The first step was to scrape all of the published articles from Vimeo’s Help Center instance through Zendesk’s Help Center API. The Zendesk API exposes all the needed information and metadata, including the article’s content, title, tags, and full URL.

While it’s possible to download and index into the vector store directly without an intermediate file, the downloaded articles can be handy to help debug responses later on. The articles are saved in the standard format shown in the code block below, which enables easier ingestion from a variety of sources other than Zendesk, such as GitHub or Confluence:

"body": "A trademark is a brand name, slogan, or logo that serves to identify...",
"metadata": {
"title": "What is a trademark?",
"html_url": "",
"label_names": [
"last_modified": "2023-03-08T16:16:31Z"

The next step was to load the JSON from the above and split it into chunks, using the HTML tags as delimiters. This enables querying for the specific sections of a relevant article, instead of returning the entire document. We converted the document chunks into embeddings through an AI provider’s API, then indexed these embeddings into the vector store. The metadata was added in plain text to the entry in the vector store, so that when an article was returned as a result, we had the full link, title, and any tags from the data source. The metadata also came in handy for handling updates to the documentation — a webhook from Zendesk to our backend enabled adding or removing articles, as well as replacing an indexed document with the latest version.

Which vector store provider is the best? That really depends on the use case. The simplest implementation is something on a local disk like HNSWLib, which served our purposes for the initial prototype with a dataset of less than a thousand articles. Using a local disk also keeps any sensitive information out of the hands of third parties, which eliminates the risk of a potential third-party security breach. This is especially important for data such as internal documentation, but doesn’t matter as much for us here since the help articles are already public.

Once the articles were ingested into the vector store, we were ready to chat.

Chatting with our data

This is where the fun began. We used the ConversationalRetrievalQAChain class from Langchain to connect the vector store to the provider of our large language model, or LLM. Langchain provides a simple interface for interacting with embedding and LLM APIs from various AI providers, coordinating multiple prompts to an LLM, which is the chain portion of the conversational retrieval QA chain, as part of a request. This is what powers a large part of the backend business logic.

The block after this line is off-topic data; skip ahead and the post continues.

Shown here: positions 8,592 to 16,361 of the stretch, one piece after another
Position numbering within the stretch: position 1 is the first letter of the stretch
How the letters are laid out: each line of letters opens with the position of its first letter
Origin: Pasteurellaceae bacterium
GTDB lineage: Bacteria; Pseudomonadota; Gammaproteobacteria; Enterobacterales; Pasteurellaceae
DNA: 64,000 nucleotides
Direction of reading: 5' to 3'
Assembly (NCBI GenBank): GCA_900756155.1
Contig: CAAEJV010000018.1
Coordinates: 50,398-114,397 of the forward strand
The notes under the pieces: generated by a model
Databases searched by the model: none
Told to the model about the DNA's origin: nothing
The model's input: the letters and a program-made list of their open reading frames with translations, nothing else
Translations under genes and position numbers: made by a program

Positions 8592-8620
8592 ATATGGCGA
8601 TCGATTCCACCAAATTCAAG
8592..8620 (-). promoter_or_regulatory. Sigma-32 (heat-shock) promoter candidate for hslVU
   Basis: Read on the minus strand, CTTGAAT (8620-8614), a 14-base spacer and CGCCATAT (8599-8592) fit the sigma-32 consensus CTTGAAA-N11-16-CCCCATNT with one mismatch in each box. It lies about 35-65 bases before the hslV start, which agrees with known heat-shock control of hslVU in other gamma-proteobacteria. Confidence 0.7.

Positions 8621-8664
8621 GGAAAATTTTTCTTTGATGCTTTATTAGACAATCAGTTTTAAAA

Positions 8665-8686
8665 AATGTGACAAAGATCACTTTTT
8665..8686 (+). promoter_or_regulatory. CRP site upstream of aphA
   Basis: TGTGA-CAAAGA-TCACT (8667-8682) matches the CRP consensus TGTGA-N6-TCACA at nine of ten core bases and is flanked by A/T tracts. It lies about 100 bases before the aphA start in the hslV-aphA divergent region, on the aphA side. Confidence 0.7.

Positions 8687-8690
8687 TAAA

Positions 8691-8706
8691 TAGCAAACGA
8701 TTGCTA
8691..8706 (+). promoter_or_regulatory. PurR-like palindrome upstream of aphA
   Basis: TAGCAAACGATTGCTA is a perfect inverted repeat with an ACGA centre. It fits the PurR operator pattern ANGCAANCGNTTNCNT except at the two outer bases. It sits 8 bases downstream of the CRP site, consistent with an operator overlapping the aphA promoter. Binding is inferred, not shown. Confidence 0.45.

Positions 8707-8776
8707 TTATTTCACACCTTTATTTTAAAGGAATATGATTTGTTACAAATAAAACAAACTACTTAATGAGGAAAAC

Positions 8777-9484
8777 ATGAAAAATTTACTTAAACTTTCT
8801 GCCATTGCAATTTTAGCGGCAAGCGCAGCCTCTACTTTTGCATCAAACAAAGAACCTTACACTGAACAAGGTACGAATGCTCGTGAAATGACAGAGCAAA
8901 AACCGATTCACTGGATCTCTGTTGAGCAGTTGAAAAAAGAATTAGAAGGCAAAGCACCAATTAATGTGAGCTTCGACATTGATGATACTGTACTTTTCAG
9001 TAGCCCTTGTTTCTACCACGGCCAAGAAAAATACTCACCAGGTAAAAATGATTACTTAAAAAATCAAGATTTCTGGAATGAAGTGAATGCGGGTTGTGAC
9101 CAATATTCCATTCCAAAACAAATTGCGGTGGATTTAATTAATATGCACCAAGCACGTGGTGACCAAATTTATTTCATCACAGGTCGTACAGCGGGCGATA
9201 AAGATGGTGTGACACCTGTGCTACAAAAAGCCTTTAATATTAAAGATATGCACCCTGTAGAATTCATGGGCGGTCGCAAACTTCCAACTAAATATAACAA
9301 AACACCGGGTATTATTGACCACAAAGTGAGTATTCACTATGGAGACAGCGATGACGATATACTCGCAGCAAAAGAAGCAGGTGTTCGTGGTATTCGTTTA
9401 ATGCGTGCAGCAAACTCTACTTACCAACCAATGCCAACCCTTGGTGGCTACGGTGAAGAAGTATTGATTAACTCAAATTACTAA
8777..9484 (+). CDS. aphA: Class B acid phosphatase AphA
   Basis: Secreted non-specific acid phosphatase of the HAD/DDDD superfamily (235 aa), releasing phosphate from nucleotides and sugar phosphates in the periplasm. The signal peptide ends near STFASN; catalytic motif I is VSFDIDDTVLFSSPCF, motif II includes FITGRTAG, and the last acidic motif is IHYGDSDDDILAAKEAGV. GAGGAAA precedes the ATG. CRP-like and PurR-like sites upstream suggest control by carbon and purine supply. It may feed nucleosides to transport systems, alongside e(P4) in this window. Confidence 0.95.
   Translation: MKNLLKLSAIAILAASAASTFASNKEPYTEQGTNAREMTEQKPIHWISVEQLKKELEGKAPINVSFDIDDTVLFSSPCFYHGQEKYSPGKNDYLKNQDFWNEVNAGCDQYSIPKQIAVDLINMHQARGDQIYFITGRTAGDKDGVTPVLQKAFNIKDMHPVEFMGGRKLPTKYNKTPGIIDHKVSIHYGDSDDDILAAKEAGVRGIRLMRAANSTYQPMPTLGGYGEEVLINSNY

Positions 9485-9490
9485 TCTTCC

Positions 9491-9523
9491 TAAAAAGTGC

First, we took any available chat history from the current session and combined it with the latest question from the user. The chat transcript was sent to the LLM to rephrase the input as a standalone question, which enabled us to use the context from the existing conversation to provide the best answers. This also helped to fix issues such as misspellings. For example, if someone asks about embedding a video, then asks about live videos in a followup question, they presumably are wondering about embedding a live video. If we take the second question at face value, without reference to the previous question, we likely won’t get the expected results when searching for the relevant help articles. Figure 4 gives an example of how this is generated.

Figure 4. The generation of the standalone question from the chat history and a followup question. The question and any available chat history are sent to the LLM to provide it context to output a standalone question.

Next, the standalone question was transformed into its embedding representation using the same APIs as before when ingesting the articles into the vector store. This enabled us to query the vector store for articles with similar content to the question. The vector store returned the matching chunks from the relevant articles, along with the associated metadata, as shown in Figure 5.

Figure 5. The process transforms a standalone question into an embedding that’s used to query the vector store, which returns relevant document chunks.

Finally, the relevant documents were passed along together with the standalone question to the LLM, to generate the final answer. Figure 6 shows how this process is wrapped up.

Figure 6. The generation of the final answer, given the standalone question and relevant sections from Help Center articles. The process begins with the standalone question and related documents, which are sent to the LLM to output the final answer.

What does all of this look like in the code? Thanks to Langchain, it’s an incredibly small implementation, requiring just a few lines to accomplish all of the above. The only difference for a followup question is that the chat history of the current conversation is loaded from a database and added into the flow — that’s all there is to it.

Here’s a simplified example of the code for Langchain logic using Vertex AI to answer questions over Zendesk articles: